American charities challenge Capitalism. Huh?

By William MacKenzie

Talk about biting the hand that feeds, or fed, you!

There’s an ambitious, sprawling, and loosely coordinated effort by some of America’s biggest foundations to remake capitalism, according to the Chronicle of Philanthropy.

How bizarre.

“Some of the country’s largest foundations…want to upend the very system that allowed them to build massive endowments and personal fortunes,” writes Alex Daniels with the Chronicle of Philanthropy.

“Capitalism must be remade, these foundations argue, because unregulated markets are at the root of the most important social and environmental problems we face,” Marc Gunther wrote in the same journal. “What’s needed, according to an expanding chorus of philanthropy leaders, is a change in the economic system itself.”

The Ford Foundation, the William & Flora Hewlett Foundation, the Omidyar Network and others have already committed nearly $500 million over the next five years to transform the economic system that, not incidentally, made possible the great fortunes that underpin their work, according to Gunther.

The controversy isn’t exactly new. The Ford Foundation has been attacked for years for funding initiatives that Henry Ford would surely have disagreed with. That kind of behavior often happens because Foundations end up controlled by professional do-gooders, usually with a liberal education and leftist leanings.

These types are calling for a new code of business ethics, expanded employee ownership of corporations, and rule changes that would put the environment and equitable distribution of wealth on the same footing as making a profit.

Their agenda bears a strong resemblance to the platform of the progressive wing of the Democratic Party, wrote Gunther. “There is a lot of overlap,” says Felicia Wong, CEO of the Roosevelt Institute, an influential Washington think tank and a grantee of Ford, Hewlett, and Omidyar.

Scott Walter, president of Capital Research Center, a conservative think tank that focuses on philanthropy, noted that huge foundations like Ford wouldn’t exist without the wealth generated by free-market capitalism.

“If the Ford Foundation’s money is so badly tainted, perhaps they should start on a swift course of no longer possessing it,” Walter says. “Let’s redistribute it.”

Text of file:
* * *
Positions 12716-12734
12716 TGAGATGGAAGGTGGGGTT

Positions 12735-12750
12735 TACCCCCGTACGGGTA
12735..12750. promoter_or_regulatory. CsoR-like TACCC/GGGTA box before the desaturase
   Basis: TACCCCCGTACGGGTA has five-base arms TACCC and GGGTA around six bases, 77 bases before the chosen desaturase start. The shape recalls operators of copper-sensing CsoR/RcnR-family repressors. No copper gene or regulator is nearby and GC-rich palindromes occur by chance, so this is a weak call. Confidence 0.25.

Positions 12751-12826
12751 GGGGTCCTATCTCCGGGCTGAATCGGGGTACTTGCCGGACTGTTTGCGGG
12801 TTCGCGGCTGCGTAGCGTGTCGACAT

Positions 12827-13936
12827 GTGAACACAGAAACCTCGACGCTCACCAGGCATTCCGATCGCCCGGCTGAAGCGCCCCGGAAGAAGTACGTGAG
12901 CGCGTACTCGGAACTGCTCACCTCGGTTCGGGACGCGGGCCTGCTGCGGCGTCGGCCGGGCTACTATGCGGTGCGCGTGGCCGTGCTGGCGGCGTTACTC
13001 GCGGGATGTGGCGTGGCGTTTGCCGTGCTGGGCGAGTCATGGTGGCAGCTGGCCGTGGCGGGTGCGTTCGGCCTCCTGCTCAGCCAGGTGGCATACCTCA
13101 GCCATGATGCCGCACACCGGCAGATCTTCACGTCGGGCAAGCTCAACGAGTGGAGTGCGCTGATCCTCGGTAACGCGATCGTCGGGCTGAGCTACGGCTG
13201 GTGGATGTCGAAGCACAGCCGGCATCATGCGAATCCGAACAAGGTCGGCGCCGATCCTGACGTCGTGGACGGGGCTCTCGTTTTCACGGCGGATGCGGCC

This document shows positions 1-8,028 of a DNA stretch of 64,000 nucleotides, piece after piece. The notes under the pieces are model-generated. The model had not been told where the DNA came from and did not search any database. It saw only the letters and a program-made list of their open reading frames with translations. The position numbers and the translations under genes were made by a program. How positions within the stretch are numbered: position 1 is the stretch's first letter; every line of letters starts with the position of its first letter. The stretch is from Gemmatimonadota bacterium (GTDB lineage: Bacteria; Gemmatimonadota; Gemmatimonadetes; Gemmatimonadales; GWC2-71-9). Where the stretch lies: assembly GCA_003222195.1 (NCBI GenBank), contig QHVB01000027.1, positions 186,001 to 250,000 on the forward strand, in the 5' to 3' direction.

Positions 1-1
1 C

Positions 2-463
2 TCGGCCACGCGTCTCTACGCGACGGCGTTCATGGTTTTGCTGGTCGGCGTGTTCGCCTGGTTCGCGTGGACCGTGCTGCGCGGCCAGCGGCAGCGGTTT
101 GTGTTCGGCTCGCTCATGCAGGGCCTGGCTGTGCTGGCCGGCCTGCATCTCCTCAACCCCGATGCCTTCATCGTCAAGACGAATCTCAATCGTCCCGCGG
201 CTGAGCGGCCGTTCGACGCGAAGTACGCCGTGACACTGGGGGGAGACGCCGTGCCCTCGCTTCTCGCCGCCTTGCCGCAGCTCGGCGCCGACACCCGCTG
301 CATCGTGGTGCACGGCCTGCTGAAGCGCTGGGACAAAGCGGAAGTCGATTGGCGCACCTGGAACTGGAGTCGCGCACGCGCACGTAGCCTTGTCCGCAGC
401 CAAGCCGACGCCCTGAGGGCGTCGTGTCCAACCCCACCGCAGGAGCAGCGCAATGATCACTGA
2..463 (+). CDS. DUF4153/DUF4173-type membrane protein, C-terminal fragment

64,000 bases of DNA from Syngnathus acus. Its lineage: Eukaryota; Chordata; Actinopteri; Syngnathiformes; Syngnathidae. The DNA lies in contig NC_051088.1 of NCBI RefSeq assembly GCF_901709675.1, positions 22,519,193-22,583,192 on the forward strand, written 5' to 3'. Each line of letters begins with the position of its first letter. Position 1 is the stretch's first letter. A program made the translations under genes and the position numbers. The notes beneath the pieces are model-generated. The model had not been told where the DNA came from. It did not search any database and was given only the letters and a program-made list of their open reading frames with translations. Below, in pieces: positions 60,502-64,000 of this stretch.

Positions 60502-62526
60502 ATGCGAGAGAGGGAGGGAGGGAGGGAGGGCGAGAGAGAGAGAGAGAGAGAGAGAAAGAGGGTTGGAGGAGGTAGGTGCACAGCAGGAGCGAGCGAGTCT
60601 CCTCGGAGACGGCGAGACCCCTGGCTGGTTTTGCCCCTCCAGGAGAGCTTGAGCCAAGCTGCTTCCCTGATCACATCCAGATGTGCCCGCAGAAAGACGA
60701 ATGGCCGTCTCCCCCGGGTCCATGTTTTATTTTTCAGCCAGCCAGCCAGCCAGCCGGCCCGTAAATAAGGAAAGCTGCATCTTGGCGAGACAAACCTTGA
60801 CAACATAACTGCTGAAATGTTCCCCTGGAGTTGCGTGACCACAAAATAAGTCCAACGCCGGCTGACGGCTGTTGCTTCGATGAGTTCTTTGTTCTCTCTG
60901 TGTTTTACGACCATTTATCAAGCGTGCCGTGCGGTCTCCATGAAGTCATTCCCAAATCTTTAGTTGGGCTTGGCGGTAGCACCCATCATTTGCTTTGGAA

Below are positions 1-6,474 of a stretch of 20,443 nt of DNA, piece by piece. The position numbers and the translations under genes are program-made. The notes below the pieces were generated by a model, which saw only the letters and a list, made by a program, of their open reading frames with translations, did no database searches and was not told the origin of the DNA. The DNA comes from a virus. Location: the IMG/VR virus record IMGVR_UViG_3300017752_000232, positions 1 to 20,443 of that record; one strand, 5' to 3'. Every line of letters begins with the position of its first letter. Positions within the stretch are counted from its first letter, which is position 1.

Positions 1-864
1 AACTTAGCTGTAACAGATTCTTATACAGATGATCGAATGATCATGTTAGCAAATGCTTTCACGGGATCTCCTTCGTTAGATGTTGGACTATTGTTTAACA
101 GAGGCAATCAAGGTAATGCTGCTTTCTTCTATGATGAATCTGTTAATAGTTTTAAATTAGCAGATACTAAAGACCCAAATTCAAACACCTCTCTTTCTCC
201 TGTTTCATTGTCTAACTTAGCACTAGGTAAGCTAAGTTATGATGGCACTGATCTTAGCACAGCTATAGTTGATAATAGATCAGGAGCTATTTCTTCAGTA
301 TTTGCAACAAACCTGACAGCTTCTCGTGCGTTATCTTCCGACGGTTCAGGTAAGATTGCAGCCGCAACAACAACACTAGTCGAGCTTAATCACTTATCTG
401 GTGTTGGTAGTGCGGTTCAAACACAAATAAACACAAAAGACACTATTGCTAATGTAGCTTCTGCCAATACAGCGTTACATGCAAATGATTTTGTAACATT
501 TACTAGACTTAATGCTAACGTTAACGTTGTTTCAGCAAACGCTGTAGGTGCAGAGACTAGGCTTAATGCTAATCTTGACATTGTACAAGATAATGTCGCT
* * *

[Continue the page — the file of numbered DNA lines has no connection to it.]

The entire controversy has been exacerbated by the growing visibility of younger woke anti-capitalist activists. Often they are in philanthropies run by only slightly older, and experienced, people who think they’re already pretty damn woke, thank you, and don’t need to be lectured by their juniors.

The environment has pushed expectations far beyond what workplaces previously offered to employees., columnist James Freeman wrote in the Wall Street Journal. “A lot of staff that work for me, they expect the organization to be all the things: a movement, OK, get out the vote, OK, healing, OK, take care of you when you’re sick, OK. It’s all the things,” said one executive director. “Can you get your love and healing at home, please? But I can’t say that, they would crucify me.”

Ryan Grim, writing in the progressive website The Intercept, said some left-leaning philanthropic leaders seem to have felt so much under attack by their own staff that they have adopted a mantra originating with Andy Grove, one of Intel’s founders, “Only the paranoid survive.”

It’s become so toxic that it’s getting more difficult to hire leaders. “Executive directors across the space said they… have tried to organize their hiring process to filter out the most disruptive potential staff. “I’m now at a point where the first thing I wonder about a job applicant is, ‘How likely is this person to blow up my organization from the inside?’” one, leader said to Grim.

And the turmoil has affected the philanthropies’ ability to do their job. “So much energy has been devoted to the internal strife and internal bullshit that it’s had a real impact on the ability for groups to deliver,” an organization leader told Grim.

Maybe people like Bill Gates, a fierce believer in the fundamentals of capitalism, should worry about the direction future leaders of their foundations will take them. “Flirting with radical change, dramatic change, how we run these systems, I personally — my vote will be not to make a radical change,” he has said.

The temerity of some foundation critics of capitalism is particularly irritating because not only were their foundations created through the success of their founders, but their continuing work is only possible because of capitalism’s success.

Large foundations like Hewlett are not only the product of free-market capitalism, but also remain tremendous beneficiaries of it., says Robert Stilson, a research specialist with the Capital Research Center, which examines how foundations, charities, and other nonprofits spend their money.

Stilson points out that according to the foundation’s website, Hewlett’s $14.4 billion endowment is invested mostly in private and public equities, and its performance has consistently exceeded the benchmark. Its most recent tax filings disclosed almost $3.8 billion in corporate stockholdings. “Capitalism drives the creation of wealth at left-of-center philanthropies no less than it does everywhere else,” Stilson said.